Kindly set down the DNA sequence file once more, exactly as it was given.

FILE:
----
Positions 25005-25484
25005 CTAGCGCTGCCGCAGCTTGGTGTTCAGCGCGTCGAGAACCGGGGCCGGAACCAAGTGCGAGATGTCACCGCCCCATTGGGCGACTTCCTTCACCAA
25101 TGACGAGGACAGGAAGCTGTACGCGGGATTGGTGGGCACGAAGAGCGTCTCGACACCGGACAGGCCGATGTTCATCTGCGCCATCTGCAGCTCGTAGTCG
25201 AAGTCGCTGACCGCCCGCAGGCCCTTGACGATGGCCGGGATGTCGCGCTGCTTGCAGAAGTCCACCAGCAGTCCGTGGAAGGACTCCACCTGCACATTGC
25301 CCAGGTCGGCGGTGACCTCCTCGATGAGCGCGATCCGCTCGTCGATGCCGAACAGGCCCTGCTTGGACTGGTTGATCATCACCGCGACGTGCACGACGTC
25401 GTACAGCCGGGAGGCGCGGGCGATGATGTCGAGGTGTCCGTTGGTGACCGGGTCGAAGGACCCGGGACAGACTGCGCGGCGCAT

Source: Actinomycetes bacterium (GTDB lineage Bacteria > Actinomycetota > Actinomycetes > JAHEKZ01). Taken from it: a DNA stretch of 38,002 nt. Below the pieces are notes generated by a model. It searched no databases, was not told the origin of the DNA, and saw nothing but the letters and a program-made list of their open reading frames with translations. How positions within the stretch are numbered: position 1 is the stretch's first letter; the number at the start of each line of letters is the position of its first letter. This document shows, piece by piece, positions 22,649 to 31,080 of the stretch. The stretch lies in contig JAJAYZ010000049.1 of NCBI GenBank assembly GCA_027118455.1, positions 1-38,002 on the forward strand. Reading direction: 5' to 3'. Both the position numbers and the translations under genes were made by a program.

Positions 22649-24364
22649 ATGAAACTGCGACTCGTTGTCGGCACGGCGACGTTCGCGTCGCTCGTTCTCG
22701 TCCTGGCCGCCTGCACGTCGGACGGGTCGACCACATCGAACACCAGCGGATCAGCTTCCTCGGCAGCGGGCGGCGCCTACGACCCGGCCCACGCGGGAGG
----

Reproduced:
Positions 25005-25484
25005 CTAGCGCTGCCGCAGCTTGGTGTTCAGCGCGTCGAGAACCGGGGCCGGAACCAAGTGCGAGATGTCACCGCCCCATTGGGCGACTTCCTTCACCAA
25101 TGACGAGGACAGGAAGCTGTACGCGGGATTGGTGGGCACGAAGAGCGTCTCGACACCGGACAGGCCGATGTTCATCTGCGCCATCTGCAGCTCGTAGTCG
25201 AAGTCGCTGACCGCCCGCAGGCCCTTGACGATGGCCGGGATGTCGCGCTGCTTGCAGAAGTCCACCAGCAGTCCGTGGAAGGACTCCACCTGCACATTGC
25301 CCAGGTCGGCGGTGACCTCCTCGATGAGCGCGATCCGCTCGTCGATGCCGAACAGGCCCTGCTTGGACTGGTTGATCATCACCGCGACGTGCACGACGTC
25401 GTACAGCCGGGAGGCGCGGGCGATGATGTCGAGGTGTCCGTTGGTGACCGGGTCGAAGGACCCGGGACAGACTGCGCGGCGCAT

Source: Actinomycetes bacterium (GTDB lineage Bacteria > Actinomycetota > Actinomycetes > JAHEKZ01). Taken from it: a DNA stretch of 38,002 nt. Below the pieces are notes generated by a model. It searched no databases, was not told the origin of the DNA, and saw nothing but the letters and a program-made list of their open reading frames with translations. How positions within the stretch are numbered: position 1 is the stretch's first letter; the number at the start of each line of letters is the position of its first letter. This document shows, piece by piece, positions 22,649 to 31,080 of the stretch. The stretch lies in contig JAJAYZ010000049.1 of NCBI GenBank assembly GCA_027118455.1, positions 1-38,002 on the forward strand. Reading direction: 5' to 3'. Both the position numbers and the translations under genes were made by a program.

Positions 22649-24364
22649 ATGAAACTGCGACTCGTTGTCGGCACGGCGACGTTCGCGTCGCTCGTTCTCG
22701 TCCTGGCCGCCTGCACGTCGGACGGGTCGACCACATCGAACACCAGCGGATCAGCTTCCTCGGCAGCGGGCGGCGCCTACGACCCGGCCCACGCGGGAGG